of Both Worlds
Paolo Lombardi’s Ristorante
West Sand Lake Road (Route 150), Wynantskill, 283-0202. Serving
dinner Mon-Thu 4-10, Fri-Sat 4-11, Sun 1-9. AE, D, MC, V
Food: * * * *
Italian usually means higher prices and smaller portions of
more rarefied recipes. Paolo Lombardi’s strikes gold in providing
the fancy dining experience as well as a plenitude of food
that runs a gamut of recipes. You can get a plate of spaghetti
(the garlic, olive oil and anchovy accompaniment has just
the right mix of flavors and oil). You can get veal rolled
with crabmeat in a creamy asparagus sauce (a Lombardi’s creation).
For 16 years (the anniversary was last week), Paolo Lombardi’s
has enjoyed a profitable place on the eastern side of Troy—in
Wynantskill, actually, on a residential stretch of Route 150.
The chef-owner who gives the place its name comes from a family
that’s been in the restaurant business, and he started out
as a pizza maker while in his teens.
was always my dream to have my own place,” Lombardi explains.
“We started out small, but the business has been so good that
I’ve put two additions on the building since we opened. What
makes us unique in this market is our menu. Not just because
it’s large, but also because of the different kinds of items
on it. You can get traditional meals, and you can get some
more unusual creations. It’s not your usual Italian dinner
Lombardi learned to cook while a youngster, from Italian immigrant
parents. “Then I worked my way through many restaurants, and
I guess I just happened to have a touch for it. As I said,
I’ve been at it in this place for 16 years,” he pauses to
chuckle, “and I figure in another 25 years I’ll be able to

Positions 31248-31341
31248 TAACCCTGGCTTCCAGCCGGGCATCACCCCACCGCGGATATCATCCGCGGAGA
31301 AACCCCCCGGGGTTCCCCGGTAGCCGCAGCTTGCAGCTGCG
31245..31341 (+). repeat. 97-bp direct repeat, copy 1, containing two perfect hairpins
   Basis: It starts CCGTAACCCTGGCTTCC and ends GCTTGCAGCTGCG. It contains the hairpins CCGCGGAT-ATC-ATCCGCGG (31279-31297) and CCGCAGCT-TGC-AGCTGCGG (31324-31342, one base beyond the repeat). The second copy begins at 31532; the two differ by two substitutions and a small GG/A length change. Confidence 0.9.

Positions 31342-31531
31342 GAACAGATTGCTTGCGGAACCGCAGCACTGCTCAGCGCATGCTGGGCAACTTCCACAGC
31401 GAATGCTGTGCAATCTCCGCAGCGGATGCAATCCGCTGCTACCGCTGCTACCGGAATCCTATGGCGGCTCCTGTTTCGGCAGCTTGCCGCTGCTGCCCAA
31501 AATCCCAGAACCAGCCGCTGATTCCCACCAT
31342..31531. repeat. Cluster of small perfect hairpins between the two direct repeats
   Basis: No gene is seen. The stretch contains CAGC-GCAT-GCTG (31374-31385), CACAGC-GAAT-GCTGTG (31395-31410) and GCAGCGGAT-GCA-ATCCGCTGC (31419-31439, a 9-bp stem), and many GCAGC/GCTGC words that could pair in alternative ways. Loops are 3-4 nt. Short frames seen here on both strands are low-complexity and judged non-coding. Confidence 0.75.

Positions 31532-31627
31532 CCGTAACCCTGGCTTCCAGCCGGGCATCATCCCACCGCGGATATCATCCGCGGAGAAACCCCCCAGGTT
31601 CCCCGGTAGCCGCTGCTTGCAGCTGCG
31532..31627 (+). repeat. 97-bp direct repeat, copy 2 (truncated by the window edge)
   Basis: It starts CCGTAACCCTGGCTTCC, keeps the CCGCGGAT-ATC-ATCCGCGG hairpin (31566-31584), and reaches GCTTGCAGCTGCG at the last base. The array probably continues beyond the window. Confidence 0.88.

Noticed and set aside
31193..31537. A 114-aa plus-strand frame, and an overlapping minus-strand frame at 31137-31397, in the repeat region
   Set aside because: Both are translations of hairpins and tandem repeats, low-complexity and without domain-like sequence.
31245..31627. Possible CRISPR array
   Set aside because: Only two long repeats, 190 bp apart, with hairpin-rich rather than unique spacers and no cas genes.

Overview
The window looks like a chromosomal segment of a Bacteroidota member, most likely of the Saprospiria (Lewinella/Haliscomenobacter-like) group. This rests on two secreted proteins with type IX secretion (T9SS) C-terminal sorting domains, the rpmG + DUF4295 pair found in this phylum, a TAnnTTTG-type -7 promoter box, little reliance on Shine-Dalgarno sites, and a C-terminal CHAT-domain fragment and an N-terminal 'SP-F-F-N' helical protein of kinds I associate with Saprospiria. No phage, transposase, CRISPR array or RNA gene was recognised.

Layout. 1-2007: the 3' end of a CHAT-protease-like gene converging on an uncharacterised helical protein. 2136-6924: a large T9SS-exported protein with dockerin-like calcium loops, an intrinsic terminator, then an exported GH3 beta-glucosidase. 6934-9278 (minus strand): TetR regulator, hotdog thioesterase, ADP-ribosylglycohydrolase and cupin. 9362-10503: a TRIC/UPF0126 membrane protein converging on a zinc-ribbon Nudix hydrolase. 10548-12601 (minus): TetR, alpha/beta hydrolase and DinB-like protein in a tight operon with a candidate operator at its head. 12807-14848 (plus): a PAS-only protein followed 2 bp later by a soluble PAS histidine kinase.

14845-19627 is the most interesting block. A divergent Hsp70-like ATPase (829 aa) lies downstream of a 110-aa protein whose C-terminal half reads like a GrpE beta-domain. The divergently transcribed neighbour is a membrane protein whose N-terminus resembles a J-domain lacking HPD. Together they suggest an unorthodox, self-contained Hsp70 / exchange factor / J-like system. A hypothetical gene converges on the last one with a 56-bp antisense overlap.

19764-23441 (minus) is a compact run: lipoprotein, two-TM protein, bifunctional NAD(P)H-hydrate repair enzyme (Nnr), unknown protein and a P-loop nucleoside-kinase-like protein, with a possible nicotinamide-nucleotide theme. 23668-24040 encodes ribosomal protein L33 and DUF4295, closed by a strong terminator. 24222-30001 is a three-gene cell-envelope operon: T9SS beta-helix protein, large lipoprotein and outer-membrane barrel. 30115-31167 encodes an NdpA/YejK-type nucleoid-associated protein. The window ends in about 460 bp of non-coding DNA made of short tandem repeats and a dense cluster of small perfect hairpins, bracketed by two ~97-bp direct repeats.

It’s a something-for-everyone menu. More than a dozen different
appetizers take you from grilled bread with fresh tomatoes
and garlic (bruschetta, $5.25) to a serves-eight antipasto
cornucopia ($45). There’s also, if your party is smaller,
a $16 antipasto caldo, with items like scampi, clams
casino and stuffed mushroom caps.
The classic pasta è fagiola ($5.25), mixing pasta and
beans, is the sole soup choice, but the mussels (zuppa
di cozze, $8), served in a marinara sauce (and a similar
preparation of clams, $9.75) may satisfy the soup craving.
Tomatoes, garlic and cream are key ingredients in Lombardi’s
repertory. All three envelop the escargot ($8), while the
tortellini alla panna ($8.75) puts the meat-stuffed
pasta rings in a cream sauce with prosciutto and peas.
A wide-open concept like minestra, which refers to
some manner of thin soup, gets an original treatment by combining
a classic beans-and-greens recipe with slices of sausage and
pepperoni. This $7 appetizer arrived in a generous portion
(but that was the case with each course), with the greens
obviously steaming from a fresh sauté, and the aroma of garlic
permeating the surroundings.
Bringing together contrasting flavors is an art, even when
you’ve got the joyous depth of gorgonzola to set off a dish.
Lombardi’s crostini di polenta con gorgonzola ($8)
starts with what the menu innocently terms cornmeal bread,
hardly doing justice to polenta’s creaminess, and tops it
with sausage and mushrooms and onions, piles of the stuff,